White balance!

Discussion in 'Digital Darkroom' started by rene|4, Aug 25, 2007.

  1. Just an easy one, what is the correct setting of white balance for night photography? I usually set it in
    shade. Is that correct?
  2. I usually shoot raw in difficult or unpredictable lighting situations and white-balance later.

    Night shots are very tough because you may have a mix of lighting sources (tungsten, fluorescent, Mercury-arc, etc.), so you may have to find a white-balance that gives the best look overall. You could also choose a number of white-balances for different sections of the image and re-assemble them a la HDR.
  3. Technically it is tungsten or 3200 K. New lights have been invented and they vary all over the map and some a missing sections of spectrum.

    Shoot raw at 4000 K and adjust later in raw converter unless you can identify the lighting present.
  4. René,

    My first recommendation would be, learn to shoot raw and just leave the white balance on auto. There are many compelling reasons to shoot raw. One of the most compelling is that you never again have to think about white balance while you're shooting.

    But if you're converting to jpeg in the camera, then another question arises: what kind of night photography are you doing? Shooting the night sky (say, for the moon or stars)? Shooting outside with some light provided by street lights and the rest from your flash? Indoors at night? If the flash is the main light source, try using the flash WB setting in your camera. Otherwise, well, this can just be tricky to get right and you may have to experiment. Indoors with normal tungsten lighting, well, use tungsten. If you've got bright light coming from street lamps, well, I dunno -- but you get my point.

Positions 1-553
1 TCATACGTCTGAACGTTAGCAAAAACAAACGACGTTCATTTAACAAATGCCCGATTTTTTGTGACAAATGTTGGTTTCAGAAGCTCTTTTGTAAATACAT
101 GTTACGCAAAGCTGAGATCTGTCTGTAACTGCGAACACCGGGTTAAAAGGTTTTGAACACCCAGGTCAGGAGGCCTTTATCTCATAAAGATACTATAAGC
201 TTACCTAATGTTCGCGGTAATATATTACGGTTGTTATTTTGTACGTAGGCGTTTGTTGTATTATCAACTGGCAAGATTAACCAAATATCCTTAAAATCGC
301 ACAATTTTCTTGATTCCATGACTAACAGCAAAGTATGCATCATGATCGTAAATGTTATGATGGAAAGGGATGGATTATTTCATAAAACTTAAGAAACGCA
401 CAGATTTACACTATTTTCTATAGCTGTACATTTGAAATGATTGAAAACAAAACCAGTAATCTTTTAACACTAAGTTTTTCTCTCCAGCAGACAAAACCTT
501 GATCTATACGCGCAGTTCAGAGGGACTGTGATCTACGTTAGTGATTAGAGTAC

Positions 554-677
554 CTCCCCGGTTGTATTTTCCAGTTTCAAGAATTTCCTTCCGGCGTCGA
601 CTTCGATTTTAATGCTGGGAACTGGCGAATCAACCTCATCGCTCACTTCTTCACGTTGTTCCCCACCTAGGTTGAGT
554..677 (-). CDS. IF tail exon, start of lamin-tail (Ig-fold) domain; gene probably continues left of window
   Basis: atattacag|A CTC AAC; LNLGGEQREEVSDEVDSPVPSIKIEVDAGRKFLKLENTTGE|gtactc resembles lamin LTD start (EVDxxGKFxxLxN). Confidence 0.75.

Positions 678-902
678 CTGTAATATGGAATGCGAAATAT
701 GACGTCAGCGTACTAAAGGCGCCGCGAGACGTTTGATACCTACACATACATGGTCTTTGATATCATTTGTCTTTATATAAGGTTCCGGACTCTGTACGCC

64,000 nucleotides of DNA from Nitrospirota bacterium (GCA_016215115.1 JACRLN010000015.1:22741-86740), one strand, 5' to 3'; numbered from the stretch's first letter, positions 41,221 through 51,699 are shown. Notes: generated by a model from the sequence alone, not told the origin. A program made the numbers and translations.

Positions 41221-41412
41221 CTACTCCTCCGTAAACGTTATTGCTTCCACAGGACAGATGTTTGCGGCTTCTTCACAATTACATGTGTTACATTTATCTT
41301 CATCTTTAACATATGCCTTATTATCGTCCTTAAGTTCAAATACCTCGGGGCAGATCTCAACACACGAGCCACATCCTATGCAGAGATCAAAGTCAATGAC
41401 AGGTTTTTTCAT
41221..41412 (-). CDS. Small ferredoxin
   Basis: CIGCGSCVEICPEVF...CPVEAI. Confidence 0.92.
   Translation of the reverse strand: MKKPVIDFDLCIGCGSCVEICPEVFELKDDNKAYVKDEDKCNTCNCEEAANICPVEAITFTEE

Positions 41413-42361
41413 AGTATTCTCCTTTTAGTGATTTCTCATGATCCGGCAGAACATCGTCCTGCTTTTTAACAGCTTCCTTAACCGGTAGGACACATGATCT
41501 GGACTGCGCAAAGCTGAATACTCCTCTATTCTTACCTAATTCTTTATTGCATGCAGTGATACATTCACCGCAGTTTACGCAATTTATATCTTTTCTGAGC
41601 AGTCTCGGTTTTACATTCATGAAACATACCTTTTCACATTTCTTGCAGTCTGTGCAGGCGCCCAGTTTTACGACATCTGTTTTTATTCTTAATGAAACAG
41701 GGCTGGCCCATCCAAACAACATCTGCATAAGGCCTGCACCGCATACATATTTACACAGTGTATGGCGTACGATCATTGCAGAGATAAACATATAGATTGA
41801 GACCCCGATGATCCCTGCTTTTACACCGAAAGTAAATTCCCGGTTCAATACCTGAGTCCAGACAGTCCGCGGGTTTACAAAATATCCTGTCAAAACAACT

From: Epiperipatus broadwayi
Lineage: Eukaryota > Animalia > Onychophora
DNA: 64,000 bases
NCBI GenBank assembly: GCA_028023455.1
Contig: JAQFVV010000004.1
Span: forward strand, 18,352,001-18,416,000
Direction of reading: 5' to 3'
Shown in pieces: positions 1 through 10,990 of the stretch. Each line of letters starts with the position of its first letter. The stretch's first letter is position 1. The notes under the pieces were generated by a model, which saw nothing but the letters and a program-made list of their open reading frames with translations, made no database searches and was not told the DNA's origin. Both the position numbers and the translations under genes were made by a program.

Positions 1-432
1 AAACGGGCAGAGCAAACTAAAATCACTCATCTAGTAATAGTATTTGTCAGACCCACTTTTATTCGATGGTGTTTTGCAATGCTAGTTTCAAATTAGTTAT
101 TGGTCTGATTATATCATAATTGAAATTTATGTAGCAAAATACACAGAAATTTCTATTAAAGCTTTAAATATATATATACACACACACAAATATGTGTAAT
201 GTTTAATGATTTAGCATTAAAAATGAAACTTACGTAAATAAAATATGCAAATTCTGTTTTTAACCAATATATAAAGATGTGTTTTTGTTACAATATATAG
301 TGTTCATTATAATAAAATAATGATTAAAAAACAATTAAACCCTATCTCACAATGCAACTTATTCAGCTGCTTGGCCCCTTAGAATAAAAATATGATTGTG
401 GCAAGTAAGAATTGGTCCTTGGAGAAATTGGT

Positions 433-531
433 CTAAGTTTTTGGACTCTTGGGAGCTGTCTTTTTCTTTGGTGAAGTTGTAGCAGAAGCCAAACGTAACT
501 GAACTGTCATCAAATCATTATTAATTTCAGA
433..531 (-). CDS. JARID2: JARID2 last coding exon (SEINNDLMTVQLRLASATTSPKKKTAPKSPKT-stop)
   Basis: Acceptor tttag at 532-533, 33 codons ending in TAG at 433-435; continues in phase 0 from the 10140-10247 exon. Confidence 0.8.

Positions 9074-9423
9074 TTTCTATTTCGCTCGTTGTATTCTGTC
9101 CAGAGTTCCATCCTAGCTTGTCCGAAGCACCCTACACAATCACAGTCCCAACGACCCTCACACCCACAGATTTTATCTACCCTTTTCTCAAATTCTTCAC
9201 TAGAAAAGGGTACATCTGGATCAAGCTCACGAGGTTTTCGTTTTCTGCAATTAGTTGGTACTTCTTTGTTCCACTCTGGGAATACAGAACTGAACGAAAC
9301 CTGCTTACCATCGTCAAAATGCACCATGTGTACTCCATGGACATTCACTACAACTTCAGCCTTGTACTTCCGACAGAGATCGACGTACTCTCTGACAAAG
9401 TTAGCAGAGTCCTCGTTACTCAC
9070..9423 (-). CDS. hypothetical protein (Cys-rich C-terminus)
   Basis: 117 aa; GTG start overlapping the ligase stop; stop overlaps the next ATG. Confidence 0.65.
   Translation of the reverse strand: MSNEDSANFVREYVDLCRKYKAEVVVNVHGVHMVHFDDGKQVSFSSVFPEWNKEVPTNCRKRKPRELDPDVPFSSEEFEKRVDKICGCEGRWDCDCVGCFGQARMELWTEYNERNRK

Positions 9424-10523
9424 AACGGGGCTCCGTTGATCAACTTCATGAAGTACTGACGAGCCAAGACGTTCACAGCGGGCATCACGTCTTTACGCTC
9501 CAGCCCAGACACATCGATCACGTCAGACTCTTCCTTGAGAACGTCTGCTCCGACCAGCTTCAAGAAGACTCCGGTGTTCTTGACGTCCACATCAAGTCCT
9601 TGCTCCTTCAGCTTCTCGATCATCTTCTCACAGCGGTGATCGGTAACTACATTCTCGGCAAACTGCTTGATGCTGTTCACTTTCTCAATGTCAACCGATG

Seriously: give raw a chance, even if you only use it as Geoff S. does, when the lighting is uncertain. Before long you'll be like me, shooting raw 99.7% of the time.
  5. Thanks for your fast replies! Well, yeah! I shoot RAW but I was wondering if there was a
    correct setting. Uhmm! Right now we are having all kinds of Summer festivals in Japan and
    just last night I was out there shooting a lot. Fire works, parades, cars with lights,etc. If any
    one has the time please take a look and advice me! Tonight I wanna give it another try!
  6. There is no correct setting for night photography. Many will actually prefer a night shot that is not correctly balanced because they might be used to seeing night shots from daylight-balanced film, and one that is balanced for the actual light there might look too cold.<p>
    So, I say it's all down to personal preference, but as long as you're shooting raw, try out different things in post-processing and see how you like it.
  7. While Shade isn't an "incorrect" setting for night shots, it's also not the "correct" setting either. Shade is a preset designed to take out the blue cast that's created by the open blue sky when the subject is in the shade. Shade in this instance doesn't equate to dark or nighttime.

    That's splitting hairs though. If you're happy with how your nighttime photos look using the shade setting then it's the correct setting to use. It's only incorrect if you're not happy with the outcome.